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Tuesday, September 02, 2014
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Published: Wednesday, 7/10/2002

Concessions needed from players, owners

Baseball has a long way to go before regaining the trust of the ticket-buying, television-watching fan.

When the Detroit Tigers traded pitcher Jeff Weaver for three prospects last week, it brought everything into focus for me.

There's something wrong with a system when a team like the New York Yankees spares no expense and trades for a specific need, regardless of cost, while the Tigers basically throw their hands up in surrender.

Either teams are spending too much money, or they're not spending enough.

Every summer in New York, baseball fans expect the Yankees to win the World Series. It doesn't always happen of course, but fans in the Big Apple know owner George Steinbrenner is committed to fielding a championship team.

Contrast that scenario with baseball fans in Detroit, who have learned to expect the Tigers to struggle every summer because owner Mike Ilitch won't spend big dollars until the Tigers become more competitive.

How can the Tigers become more competitive if Ilitch won't spend more money?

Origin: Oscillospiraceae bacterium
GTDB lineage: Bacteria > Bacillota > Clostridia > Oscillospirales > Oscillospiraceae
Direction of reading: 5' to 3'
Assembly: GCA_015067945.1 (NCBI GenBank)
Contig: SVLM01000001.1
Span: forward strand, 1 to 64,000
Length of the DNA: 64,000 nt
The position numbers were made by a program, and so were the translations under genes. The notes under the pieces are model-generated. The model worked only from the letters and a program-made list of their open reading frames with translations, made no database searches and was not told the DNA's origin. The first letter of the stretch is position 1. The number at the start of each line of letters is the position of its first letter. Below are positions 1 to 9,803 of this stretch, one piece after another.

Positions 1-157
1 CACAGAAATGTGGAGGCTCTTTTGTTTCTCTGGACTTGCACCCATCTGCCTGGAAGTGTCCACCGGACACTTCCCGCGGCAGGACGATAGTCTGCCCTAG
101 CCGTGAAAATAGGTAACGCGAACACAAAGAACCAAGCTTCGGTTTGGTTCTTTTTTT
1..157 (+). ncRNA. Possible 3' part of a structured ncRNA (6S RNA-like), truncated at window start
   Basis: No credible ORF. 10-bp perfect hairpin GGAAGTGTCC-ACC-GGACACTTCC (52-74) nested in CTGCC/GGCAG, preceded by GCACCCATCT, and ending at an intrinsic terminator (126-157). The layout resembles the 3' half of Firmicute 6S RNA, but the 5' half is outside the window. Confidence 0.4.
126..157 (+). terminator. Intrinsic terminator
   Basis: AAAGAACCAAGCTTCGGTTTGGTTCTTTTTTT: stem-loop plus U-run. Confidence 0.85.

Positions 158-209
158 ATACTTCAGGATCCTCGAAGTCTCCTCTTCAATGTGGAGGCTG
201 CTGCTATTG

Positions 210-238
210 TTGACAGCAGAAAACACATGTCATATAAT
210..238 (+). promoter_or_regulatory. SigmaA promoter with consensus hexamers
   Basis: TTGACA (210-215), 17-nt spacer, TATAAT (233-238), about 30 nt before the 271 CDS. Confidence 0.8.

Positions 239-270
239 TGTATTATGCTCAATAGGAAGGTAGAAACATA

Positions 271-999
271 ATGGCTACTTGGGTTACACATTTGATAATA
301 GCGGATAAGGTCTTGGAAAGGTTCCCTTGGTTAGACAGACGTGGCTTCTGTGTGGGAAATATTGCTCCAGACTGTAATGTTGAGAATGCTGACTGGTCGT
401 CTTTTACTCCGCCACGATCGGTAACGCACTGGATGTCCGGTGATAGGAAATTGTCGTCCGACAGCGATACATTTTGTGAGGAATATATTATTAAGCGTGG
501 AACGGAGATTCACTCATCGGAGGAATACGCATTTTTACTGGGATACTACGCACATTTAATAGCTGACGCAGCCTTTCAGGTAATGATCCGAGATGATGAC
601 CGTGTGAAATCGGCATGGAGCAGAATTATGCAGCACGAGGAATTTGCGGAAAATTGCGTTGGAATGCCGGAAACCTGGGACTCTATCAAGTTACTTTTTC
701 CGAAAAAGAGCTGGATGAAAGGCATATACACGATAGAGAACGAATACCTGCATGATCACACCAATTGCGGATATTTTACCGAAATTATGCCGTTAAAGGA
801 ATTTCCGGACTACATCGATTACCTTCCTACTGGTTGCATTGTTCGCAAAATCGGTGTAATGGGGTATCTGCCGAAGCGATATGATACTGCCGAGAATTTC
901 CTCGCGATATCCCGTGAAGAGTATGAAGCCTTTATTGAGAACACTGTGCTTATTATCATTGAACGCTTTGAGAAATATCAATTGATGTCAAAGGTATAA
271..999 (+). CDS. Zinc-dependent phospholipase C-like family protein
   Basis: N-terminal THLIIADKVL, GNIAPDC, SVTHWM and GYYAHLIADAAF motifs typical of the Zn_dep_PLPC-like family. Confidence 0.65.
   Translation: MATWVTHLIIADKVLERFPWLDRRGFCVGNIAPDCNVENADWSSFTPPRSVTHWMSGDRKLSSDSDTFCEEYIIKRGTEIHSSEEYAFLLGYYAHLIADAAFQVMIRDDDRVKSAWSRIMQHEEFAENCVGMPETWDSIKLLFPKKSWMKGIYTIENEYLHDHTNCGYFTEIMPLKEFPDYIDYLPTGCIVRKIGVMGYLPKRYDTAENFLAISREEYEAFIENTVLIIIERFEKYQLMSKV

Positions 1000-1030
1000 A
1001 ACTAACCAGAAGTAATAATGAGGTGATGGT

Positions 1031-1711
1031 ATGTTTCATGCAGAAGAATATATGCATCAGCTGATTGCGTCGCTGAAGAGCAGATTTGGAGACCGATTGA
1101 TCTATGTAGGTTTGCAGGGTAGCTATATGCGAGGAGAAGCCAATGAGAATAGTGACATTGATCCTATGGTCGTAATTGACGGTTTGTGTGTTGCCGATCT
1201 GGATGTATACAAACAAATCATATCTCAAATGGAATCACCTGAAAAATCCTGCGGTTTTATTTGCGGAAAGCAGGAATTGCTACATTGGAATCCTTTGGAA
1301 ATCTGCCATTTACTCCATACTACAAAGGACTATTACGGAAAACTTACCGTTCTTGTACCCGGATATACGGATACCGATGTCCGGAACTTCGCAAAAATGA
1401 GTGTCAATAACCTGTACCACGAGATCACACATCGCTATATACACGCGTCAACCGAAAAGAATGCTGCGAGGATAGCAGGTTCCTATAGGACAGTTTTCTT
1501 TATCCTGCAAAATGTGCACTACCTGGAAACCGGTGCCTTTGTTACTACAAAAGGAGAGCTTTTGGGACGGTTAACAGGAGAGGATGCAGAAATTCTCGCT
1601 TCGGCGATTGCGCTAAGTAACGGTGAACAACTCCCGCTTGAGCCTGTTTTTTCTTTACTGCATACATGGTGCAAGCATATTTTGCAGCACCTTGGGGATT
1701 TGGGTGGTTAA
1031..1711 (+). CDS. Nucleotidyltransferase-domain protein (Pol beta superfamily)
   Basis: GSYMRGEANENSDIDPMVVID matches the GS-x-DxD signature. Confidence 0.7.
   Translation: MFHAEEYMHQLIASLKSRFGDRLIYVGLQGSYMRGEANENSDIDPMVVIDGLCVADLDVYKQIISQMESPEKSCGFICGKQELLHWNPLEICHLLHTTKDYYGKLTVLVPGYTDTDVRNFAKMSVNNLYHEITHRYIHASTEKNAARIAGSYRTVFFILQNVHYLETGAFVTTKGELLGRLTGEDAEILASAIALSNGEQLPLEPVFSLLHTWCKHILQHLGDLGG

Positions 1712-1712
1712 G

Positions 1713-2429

That's some Catch-22.

The big problem with baseball is that there is too much inequity. There are no player-cost controls in place.

You've got teams like the Yankees and Arizona Diamondbacks, who have the highest payrolls and the winningest teams. And you've got teams like the Tigers and Kansas City Royals, who have low payrolls and losing records.

Until more of the so-called small-market teams become competitive, the game will be divided unevenly between the haves and have-nots.

Parity in payroll and franchise values is important for the competitive balance of baseball. Franchise values could suffer if baseball loses popularity because of a lack of competitive balance.

A large percentage of baseball's money comes from television revenue. Fewer people watching baseball means lower ratings and less money for everyone. Subsequently, the financial stability of baseball could be threatened.

Baseball must be very careful this time. Another work stoppage could destroy fans' trust forever. It already has in some markets, where fans still haven't returned to the game following the 1994 strike.

Revenue sharing is essential to saving baseball. But revenue sharing for appearance's sake won't make a big difference.

Revenue sharing is a more effective tool when you add cost controls, like a salary cap.

In the NFL, because of a hard salary cap, there are cost controls in place, which enhance profitability. NFL teams may not make a killing on the bottom line, but franchise values are soaring.

Baseball franchises will increase in value across the board only if revenues are distributed more evenly.

Baseball has arguably the strongest players union of all sports. Its membership must break with tradition and concede some of its financial gains.

Conversely, powerful owners like Steinbrenner must agree to share more profits with their peers.

The future of baseball depends on owners and players meeting halfway, and doing what's best for the game.



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